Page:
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This haunting and evocative novel was the first Orange Prize Winner and set a high standard for future hopefuls. Helen Dunmore creates a world which is at once understandable and yet totally different. Rob and Catherine live in virtual isolation in the crumbling old house belonging to their grandfather. It is gradually revealed to us that their mother has left and is living abroad, while their father, unable to cope without her, has been admitted to a sanitorium. We see events through the eyes of Cathy - a young girl who so resembles her mother that her grandfather can hardly bear to look at her, while their governess, the boy hating Miss Gallagher, harbours an obsessive and unhealthy love for her. Only Kate, the no nonsense Irish servant, brings some kind of stability to the children.

As Cathy and Rob grow older, the outside world intrudes. Cathy has a suitor, in the form of a rich neighbour; while Rob has the beautiful Livvy - as light as Cathy is dark. Yet, Rob and Cathy are thrown together too much, with too many secrets to bind them together. This is a novel of forbidden love, family secrets and how Cathy gradually becomes a woman and learns to understand what drove her mother away. This is a quiet and thought provoking read, which really packs a punch. Helen Dunmore has long been one of my favourite authors and I enjoyed revisiting this early novel.
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on 9 July 2017
Teenagers Rob and Catherine have been raised almost isolated from the outside world, living in their grandfather’s estate. Their mother is living abroad, their father is in a sanitorium. We aren’t sure of the time period that this book is set in until the involving story lets world events invade the very private gothic world of a house and estate that is returning to nature. This is a seductively gripping book in a lyrical poetic way. A book to re-read and enjoy and an author to revisit.
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on 17 June 2017
This early novel from the poet novelist Helen Dunmore has all the elements of a gothic romance. A decaying house, slowly making its way back to nature becoming the habitation of owls ,an incestuous love, a murdered governess set in an icy cold winter. Dunmore evokes an atmosphere of desolation in which the babes in the wood abandoned by their mother become involved in darker things. The novel shimmers with metaphor and beautiful language.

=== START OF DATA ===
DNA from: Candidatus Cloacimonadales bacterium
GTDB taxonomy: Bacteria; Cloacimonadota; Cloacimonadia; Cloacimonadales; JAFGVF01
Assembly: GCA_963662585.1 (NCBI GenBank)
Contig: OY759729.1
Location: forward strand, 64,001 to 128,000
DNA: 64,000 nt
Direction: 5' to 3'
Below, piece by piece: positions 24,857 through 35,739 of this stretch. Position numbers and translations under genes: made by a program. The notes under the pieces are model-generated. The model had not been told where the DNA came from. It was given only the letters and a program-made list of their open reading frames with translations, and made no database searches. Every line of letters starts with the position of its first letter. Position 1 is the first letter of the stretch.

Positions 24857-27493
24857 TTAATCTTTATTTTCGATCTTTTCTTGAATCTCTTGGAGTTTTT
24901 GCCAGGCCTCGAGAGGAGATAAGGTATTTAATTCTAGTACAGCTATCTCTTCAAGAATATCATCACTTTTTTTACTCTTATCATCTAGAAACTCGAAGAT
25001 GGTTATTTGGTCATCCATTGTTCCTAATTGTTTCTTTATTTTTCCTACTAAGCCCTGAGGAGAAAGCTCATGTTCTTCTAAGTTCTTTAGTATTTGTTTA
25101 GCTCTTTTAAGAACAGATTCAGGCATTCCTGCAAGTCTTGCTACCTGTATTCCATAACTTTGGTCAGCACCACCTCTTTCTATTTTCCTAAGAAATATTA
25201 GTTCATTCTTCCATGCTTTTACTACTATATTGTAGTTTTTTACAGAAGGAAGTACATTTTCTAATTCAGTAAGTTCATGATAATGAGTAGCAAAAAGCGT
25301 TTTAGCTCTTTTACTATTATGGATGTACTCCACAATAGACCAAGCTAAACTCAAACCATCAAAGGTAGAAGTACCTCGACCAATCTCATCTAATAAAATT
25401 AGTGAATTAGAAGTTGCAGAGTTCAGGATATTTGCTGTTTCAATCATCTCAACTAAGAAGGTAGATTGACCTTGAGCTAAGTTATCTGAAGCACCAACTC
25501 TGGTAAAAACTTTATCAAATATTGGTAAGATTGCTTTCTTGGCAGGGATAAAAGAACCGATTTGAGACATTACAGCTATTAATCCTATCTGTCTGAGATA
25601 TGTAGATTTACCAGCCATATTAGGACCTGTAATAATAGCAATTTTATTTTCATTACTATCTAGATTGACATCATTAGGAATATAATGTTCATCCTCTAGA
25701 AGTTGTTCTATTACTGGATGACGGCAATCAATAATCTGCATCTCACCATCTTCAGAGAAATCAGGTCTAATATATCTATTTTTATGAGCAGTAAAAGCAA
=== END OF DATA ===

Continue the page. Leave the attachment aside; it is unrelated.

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on 20 July 2017
A Challenging subject which was excellently dealt with by Helen Dunmore. How sad there will be.no more from this great writer.
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on 3 April 2017
Good
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on 21 June 2017
beautifully written but i felt it lost its way in places
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on 3 August 2017
Interesting
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on 27 April 2017
This book started well, but I became more & more unhappy with the incest portrayed as if it were normal. I normally read books quickly but I kept putting it down and having to go back later. It wasn't anywhere close to her other stories.
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on 21 April 2014
Generally love Helen Dunmore's books especially The Siege, The Lie and The Greatcoat but this one failed to draw me in and I gave up after a few chapters.
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on 15 June 2007
This is a dark, disturbing novel, but strangely haunting. I read it when it was first published, and re-read it more recently. It is my favourite Helen Dunmore, and certainly, in my opinion, her most poetic, the language sometimes so striking that I re-read whole chunks, savouring the unexpected use of words, descriptions that make me gasp with admiration. Phrases such as, 'Her voice poured like treacle over the polished floor,' and, 'The corridor seemed to have swallowed up our voices too,' are breathtaking, but it is the overall impression of the coldness of winter, Catherine's season, that permeates the whole story. 'This morning the ice on my basin of water is so thick I can not break it. The windows stare back at me, blind with frost.'

Helen Dunmore evokes all the senses to the full, so much so that you almost feel the scratchy roughness of Rob's jacket against your skin, and suffer the claustrophobic intensity of Miss Gallagher's interest in Catherine, the young narrator. You instinctively dislike Miss Gallagher, an impression underlined by the writing: 'Her bicycle was by the front steps. Upright, ugly and insistent.' And, 'The coat flopped around her, long and lean as a washed-out banana.'

Kate, the Irish maid, is the one warm gleam in the children's otherwise wintry lives, but apart from Kate they have only each other. The book, set around the first world war, is an exploration of their relationship and its development as they grow up. The story might have its darker aspects but I loved it. I would urge anyone interested in the beauty of the English language to read it and savour every word.
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